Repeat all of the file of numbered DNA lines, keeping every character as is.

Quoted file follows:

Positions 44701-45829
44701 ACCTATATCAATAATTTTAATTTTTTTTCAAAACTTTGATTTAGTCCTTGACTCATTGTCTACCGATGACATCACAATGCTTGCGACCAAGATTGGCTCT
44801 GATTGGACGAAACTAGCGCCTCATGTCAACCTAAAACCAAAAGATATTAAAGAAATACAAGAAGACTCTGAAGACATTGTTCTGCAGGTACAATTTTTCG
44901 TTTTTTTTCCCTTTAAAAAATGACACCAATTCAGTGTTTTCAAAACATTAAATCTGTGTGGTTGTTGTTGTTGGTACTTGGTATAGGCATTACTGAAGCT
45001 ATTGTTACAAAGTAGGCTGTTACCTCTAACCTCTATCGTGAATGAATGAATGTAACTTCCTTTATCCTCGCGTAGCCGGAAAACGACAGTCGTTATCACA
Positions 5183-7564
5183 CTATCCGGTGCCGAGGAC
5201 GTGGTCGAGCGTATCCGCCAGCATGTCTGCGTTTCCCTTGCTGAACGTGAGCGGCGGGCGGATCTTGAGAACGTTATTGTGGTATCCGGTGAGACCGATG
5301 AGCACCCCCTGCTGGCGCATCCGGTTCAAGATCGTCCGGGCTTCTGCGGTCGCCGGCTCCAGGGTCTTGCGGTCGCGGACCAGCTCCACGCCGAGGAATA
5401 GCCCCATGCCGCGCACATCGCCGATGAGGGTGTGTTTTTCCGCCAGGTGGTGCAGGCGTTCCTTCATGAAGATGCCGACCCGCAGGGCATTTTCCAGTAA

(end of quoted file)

Positions 44701-45829
44701 ACCTATATCAATAATTTTAATTTTTTTTCAAAACTTTGATTTAGTCCTTGACTCATTGTCTACCGATGACATCACAATGCTTGCGACCAAGATTGGCTCT
44801 GATTGGACGAAACTAGCGCCTCATGTCAACCTAAAACCAAAAGATATTAAAGAAATACAAGAAGACTCTGAAGACATTGTTCTGCAGGTACAATTTTTCG
44901 TTTTTTTTCCCTTTAAAAAATGACACCAATTCAGTGTTTTCAAAACATTAAATCTGTGTGGTTGTTGTTGTTGGTACTTGGTATAGGCATTACTGAAGCT
45001 ATTGTTACAAAGTAGGCTGTTACCTCTAACCTCTATCGTGAATGAATGAATGTAACTTCCTTTATCCTCGCGTAGCCGGAAAACGACAGTCGTTATCACA
Positions 5183-7564
5183 CTATCCGGTGCCGAGGAC
5201 GTGGTCGAGCGTATCCGCCAGCATGTCTGCGTTTCCCTTGCTGAACGTGAGCGGCGGGCGGATCTTGAGAACGTTATTGTGGTATCCGGTGAGACCGATG
5301 AGCACCCCCTGCTGGCGCATCCGGTTCAAGATCGTCCGGGCTTCTGCGGTCGCCGGCTCCAGGGTCTTGCGGTCGCGGACCAGCTCCACGCCGAGGAATA
5401 GCCCCATGCCGCGCACATCGCCGATGAGGGTGTGTTTTTCCGCCAGGTGGTGCAGGCGTTCCTTCATGAAGATGCCGACCCGCAGGGCATTTTCCAGTAA